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USTA Reiterates Its Pro-Lasix Position

Published: November 26, 2019 1:30 pm ET

Last Comment: November 27, 2019 12:21 am ET | 1 Comment(s) | Jump to Comments

On Tuesday, November 26, the United States Trotting Association released a statement in regard to the Kentucky Equine Drug Research Council’s recommendation to eliminate race-day lasix for two-year-olds and in stakes.

The contents of the USTA release appear below.


Monday (Nov. 25), the Kentucky Equine Drug Research Council approved a recommendation by a vote of six to two to eliminate the use of furosemide (lasix) on race day for two-year-olds beginning in 2020 and in all stakes races starting in 2021.

USTA Executive Vice President Mike Tanner attended that meeting in Lexington, Ky. prepared to read a statement supporting the U.S. Trotting Association’s position favouring the use of race-day lasix, which declares that the only determining factor in the decision should be what is best for the health and welfare of the horse.

Unfortunately, it was announced at the meeting that external input would not be permitted, and that all discussion would be limited to Drug Research Council members. One member, Dr. Andy Roberts, a veterinarian whose practice treats both Thoroughbreds and Standardbreds, vehemently protested this decision, urging his colleagues to open the floor for comments, but to no avail.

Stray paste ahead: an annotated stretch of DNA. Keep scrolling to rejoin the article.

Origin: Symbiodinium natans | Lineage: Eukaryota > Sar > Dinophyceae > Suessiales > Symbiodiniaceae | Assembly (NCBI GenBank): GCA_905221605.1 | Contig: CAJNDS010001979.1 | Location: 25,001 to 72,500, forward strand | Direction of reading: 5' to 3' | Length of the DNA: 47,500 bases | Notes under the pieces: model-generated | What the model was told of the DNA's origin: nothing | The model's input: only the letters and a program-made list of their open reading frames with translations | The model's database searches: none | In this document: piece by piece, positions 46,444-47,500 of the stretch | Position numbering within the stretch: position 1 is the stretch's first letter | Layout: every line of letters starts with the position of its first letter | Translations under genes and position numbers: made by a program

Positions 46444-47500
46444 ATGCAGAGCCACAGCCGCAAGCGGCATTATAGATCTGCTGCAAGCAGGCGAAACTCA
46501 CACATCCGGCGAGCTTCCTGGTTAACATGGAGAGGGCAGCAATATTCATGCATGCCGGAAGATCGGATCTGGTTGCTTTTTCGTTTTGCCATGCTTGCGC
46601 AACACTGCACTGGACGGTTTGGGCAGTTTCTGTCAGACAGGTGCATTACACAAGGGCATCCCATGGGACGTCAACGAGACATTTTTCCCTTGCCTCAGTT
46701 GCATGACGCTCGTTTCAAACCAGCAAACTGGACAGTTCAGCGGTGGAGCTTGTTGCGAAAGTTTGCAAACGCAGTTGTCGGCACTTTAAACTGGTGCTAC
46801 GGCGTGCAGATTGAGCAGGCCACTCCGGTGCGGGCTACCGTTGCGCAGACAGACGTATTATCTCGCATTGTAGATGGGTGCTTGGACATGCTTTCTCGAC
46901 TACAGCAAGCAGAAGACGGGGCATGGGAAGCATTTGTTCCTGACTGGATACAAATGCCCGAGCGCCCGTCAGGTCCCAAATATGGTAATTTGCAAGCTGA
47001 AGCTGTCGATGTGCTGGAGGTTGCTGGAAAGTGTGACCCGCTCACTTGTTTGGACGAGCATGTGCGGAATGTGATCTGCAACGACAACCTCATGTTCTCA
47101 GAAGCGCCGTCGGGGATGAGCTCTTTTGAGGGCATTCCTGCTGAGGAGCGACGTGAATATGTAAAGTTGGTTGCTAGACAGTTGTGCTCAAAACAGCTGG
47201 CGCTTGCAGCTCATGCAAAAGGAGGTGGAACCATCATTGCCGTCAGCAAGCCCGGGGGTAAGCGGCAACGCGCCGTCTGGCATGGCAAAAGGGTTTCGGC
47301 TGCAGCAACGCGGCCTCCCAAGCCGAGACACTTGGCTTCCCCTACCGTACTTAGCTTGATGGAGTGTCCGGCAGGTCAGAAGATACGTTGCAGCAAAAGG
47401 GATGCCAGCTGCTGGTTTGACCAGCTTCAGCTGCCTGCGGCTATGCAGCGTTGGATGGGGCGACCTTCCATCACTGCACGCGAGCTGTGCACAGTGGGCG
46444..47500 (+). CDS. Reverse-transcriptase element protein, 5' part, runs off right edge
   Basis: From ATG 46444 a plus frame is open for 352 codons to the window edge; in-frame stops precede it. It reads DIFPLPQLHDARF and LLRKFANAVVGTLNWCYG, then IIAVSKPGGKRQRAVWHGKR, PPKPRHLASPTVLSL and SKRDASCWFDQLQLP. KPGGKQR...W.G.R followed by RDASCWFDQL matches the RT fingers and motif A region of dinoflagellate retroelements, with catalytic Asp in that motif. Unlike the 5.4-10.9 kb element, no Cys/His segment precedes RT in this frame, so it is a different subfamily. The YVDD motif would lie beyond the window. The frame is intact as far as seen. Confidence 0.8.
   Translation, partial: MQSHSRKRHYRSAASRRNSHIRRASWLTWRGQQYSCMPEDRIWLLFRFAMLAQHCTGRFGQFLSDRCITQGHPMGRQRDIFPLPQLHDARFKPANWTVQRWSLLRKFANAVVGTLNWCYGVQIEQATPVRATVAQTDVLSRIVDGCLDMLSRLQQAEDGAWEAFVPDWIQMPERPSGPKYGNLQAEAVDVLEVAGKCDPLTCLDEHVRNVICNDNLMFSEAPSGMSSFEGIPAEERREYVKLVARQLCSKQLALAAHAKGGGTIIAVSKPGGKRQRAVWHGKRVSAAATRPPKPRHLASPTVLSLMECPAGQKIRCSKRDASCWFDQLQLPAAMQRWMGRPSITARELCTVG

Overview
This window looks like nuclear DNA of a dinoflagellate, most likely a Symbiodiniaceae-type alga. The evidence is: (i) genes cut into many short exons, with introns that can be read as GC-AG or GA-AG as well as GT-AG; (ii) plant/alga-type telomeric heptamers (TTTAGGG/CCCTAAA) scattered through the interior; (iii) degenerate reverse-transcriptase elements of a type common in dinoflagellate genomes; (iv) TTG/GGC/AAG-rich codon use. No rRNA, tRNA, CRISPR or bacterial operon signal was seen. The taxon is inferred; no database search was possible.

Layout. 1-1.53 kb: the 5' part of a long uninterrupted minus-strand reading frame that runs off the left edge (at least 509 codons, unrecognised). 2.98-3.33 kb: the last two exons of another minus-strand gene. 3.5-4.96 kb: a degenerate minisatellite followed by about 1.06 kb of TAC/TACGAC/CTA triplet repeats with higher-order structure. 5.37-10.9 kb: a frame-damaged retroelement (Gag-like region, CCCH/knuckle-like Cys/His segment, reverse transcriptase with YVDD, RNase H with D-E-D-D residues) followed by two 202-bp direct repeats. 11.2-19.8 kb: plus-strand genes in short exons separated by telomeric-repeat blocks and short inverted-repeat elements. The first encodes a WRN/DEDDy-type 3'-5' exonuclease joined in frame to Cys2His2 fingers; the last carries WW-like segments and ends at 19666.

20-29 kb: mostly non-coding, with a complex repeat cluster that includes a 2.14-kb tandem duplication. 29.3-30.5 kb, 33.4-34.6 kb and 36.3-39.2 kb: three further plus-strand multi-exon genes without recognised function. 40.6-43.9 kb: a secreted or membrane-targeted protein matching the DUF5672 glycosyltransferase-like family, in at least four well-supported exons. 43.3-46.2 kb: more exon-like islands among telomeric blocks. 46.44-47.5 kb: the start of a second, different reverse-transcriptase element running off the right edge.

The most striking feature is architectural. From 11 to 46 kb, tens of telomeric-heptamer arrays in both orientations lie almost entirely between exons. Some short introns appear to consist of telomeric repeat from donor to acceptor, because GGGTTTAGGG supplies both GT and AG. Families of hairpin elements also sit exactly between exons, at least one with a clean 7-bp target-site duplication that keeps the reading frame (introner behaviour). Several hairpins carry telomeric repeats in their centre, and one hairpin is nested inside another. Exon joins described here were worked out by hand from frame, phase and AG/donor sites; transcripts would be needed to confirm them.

On Dec. 9 at their next monthly meeting, the Kentucky State Horse Racing Commission will consider the recommendation from the KEDRC. Adoption of those rules will apply to all horse racing in the state of Kentucky.

If that happens, Kentucky will be making a big mistake.

In 2012, at the annual USTA Board of Directors’ meeting the policy supporting the use of race-day lasix was determined and announced after a detailed presentation by Dr. Alice Stack of Michigan State University, an expert on Exercise Induced Pulmonary Hemorrhage (EIPH) in horses, who demonstrated the harm caused by EIPH and how the therapeutic use of lasix not only helps bleeders but also prevents bleeding before it starts.

And the 2015 American College of Veterinary Internal Medicine Consensus Statement made the strong recommendation that EIPH be considered as a disease rather than a ‘condition.’

Given the stress experienced by equine athletes during competition, EIPH is estimated to occur in excess of 90 per cent of all racehorses. But it is not exclusive to just horses. Studies have shown that while EIPH occurs most commonly in racehorses, it also happens in healthy human athletes, other competing breeds of horses and in racing greyhounds.

EIPH causes blood vessels to rupture and hemorrhage producing scar tissue and extremely harmful effects on lung capacity, which accumulates and worsens with each bleeding event progressively damaging a horse’s lungs in proportion to its lifetime starts and training history.

The use of lasix has for quite some time been an accepted, therapeutic resource for the horse industry in combating the effects of EIPH.